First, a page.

Interpreting Synthetic Systems

In a perfect world, Synthetic Systems charts should need no interpretation guidance, because they’re designed to be as intuitive and self explanatory as possible.  But there are some subtleties that have prompted questions both on and off the site.

One is that the vertical axis does not represent dollar values.  Instead, the Bills (short term Treasuries) plot (because rates are near zero) is essentially the dollar itself.  If the charts were denominated in dollars, it would be a flat line.  Despite some past experiments with dollar denominated Systems versions, I’m convinced that they’re misleading.  Dollars themselves are not constant in value and to speak as if they are is one of the most common errors in finance.  The dollar is an asset like any other, and our convention of using it as our unit of account confuses more than it enlightens.  Its apparent constancy is nothing more than an artifact of using it to measure itself, revealed to be an illusion whenever we consider inflation or deflation.

So what?  One example is in the most recent SS update.  The quarterly Stocks plot at first glance implies a roughly stable value of stocks over the next couple of quarters.  And that’s what it means.  But it does not mean stable dollar prices.  This is only apparent on considering both the Stocks and Bills plots together.  While the Stocks plot is roughly level, the Bills plot is gently rising, indicating dollars outperforming stocks.  This means – in dollar terms  – a trend of gently declining stock prices.

Another is that the Stocks plot is just that … stocks as an asset class.  It’s not the Dow Jones Industrial Average, the NASDAQ, the S&P 500, the total US market, or any other subset of the asset class that’s often carelessly labeled just “stocks”.  It’s the whole thing, the entire world market.  While these subsets are pretty well correlated with the whole, those who read more into the word “Stocks” than it says are solely responsible for the consequences!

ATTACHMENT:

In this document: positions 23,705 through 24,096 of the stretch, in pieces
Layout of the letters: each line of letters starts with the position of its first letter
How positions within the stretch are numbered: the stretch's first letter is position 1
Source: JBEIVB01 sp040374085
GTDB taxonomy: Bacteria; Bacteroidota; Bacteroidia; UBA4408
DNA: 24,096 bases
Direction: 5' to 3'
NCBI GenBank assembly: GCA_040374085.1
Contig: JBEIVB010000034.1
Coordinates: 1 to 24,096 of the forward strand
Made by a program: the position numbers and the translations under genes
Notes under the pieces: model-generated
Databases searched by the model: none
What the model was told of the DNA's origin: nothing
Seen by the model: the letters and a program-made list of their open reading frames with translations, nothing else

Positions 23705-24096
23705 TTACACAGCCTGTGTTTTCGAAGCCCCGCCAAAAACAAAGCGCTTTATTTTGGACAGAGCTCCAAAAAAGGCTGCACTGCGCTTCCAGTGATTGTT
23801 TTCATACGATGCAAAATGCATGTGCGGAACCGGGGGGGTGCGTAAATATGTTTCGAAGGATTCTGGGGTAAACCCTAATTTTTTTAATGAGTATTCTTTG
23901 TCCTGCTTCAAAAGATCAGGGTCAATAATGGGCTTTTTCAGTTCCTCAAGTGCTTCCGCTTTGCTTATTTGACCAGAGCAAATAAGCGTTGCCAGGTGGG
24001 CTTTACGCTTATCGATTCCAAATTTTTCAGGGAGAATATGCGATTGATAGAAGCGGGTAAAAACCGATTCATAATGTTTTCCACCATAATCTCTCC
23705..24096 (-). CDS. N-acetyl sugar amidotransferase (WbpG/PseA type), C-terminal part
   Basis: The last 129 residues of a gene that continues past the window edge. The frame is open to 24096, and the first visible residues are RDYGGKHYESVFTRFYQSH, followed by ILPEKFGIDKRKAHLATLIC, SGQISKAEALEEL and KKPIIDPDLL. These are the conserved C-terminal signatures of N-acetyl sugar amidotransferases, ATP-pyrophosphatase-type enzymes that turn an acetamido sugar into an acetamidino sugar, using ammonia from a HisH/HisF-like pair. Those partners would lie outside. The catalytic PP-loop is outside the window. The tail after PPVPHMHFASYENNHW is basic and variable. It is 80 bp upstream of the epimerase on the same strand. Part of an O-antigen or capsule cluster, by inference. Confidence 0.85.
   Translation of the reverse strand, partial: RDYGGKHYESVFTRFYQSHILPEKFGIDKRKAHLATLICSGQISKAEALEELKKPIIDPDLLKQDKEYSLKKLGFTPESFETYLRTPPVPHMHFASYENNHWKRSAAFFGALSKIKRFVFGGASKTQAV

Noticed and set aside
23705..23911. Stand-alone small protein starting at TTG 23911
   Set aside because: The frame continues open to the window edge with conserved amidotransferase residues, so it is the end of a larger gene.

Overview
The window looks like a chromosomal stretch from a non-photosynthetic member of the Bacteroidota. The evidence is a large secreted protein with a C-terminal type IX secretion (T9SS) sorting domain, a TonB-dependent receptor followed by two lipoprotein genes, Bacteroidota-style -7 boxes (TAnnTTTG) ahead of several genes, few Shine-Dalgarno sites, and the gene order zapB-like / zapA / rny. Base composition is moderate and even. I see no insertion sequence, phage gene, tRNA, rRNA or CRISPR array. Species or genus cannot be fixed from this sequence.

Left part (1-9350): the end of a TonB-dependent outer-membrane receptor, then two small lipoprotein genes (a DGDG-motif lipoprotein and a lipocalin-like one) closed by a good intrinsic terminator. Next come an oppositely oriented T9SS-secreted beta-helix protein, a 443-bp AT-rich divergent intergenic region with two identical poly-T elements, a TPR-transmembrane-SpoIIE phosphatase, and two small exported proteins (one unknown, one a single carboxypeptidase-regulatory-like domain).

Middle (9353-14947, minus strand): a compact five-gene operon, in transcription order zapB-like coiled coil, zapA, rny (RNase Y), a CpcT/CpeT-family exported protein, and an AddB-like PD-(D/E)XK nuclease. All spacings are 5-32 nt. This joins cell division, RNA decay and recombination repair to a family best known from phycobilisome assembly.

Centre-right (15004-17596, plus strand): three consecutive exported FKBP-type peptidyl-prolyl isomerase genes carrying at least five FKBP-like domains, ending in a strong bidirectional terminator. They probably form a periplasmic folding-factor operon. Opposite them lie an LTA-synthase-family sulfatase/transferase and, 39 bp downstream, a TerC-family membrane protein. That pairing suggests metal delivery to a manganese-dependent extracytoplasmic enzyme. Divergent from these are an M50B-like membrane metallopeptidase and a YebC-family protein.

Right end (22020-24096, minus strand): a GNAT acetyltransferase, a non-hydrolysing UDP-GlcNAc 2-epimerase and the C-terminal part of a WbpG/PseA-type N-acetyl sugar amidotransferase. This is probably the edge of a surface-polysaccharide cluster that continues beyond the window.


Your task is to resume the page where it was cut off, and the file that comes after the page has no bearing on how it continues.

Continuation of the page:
Another is the Copper plot.  But I’ll take the blame for this one.  Copper is copper, yes, but its status as an asset class on the SS charts is due to its power in representing physical industrial commodities in general.  While on a day to day or even week to week basis the correlation between commodity prices is nearly random, by the time you get out to quarterly and yearly time frames, the correlations rise.  As the time frame lengthens, oil, lead, tin, etcetera all come to increasingly resemble copper.  Over the very long term, even gold does.  But within the range of validity of Synthetic Systems, gold and copper may as well be all there is.

We see an example of this in recent market action.  Copper itself, over the very short time since the last SS update on January 1, hasn’t done much but gyrate around.  Instead, oil prices, and those of stocks which follow them, have done what copper was supposed to do and soared.  No one knows for sure what happens next, but history suggests this divergence will revert.  That is, either oil prices will moderate or copper will soar, or some mix of the two.  We can only say with reasonable confidence that over the course of a quarter, a year, or more, that they will more strongly correlate than they have over the past couple of weeks, and together more likely than not to follow the SS forecast.  But since that couple week time frame is well below the SS range of validity, it does no good to try and trade it based on the SS outlook.  In practice, I apply the SS Copper outlook to both the industrial commodity complex and copper itself.

Silver?  Glad you asked.  As an elementary commodity with both monetary and industrial properties, its Synthetic Systems representation is a combination of the Gold and Copper plots.

I’ve selected the five asset classes followed by Synthetic Systems very purposefully.  Virtually every asset of use to investors, especially American investors, is in some way closely represented or at least implied by Synthetic Systems.  If you have in mind a widely used investment and it’s not apparent what Synthetic Systems has to say about it, please ask.

Synthetic Systems 2022.00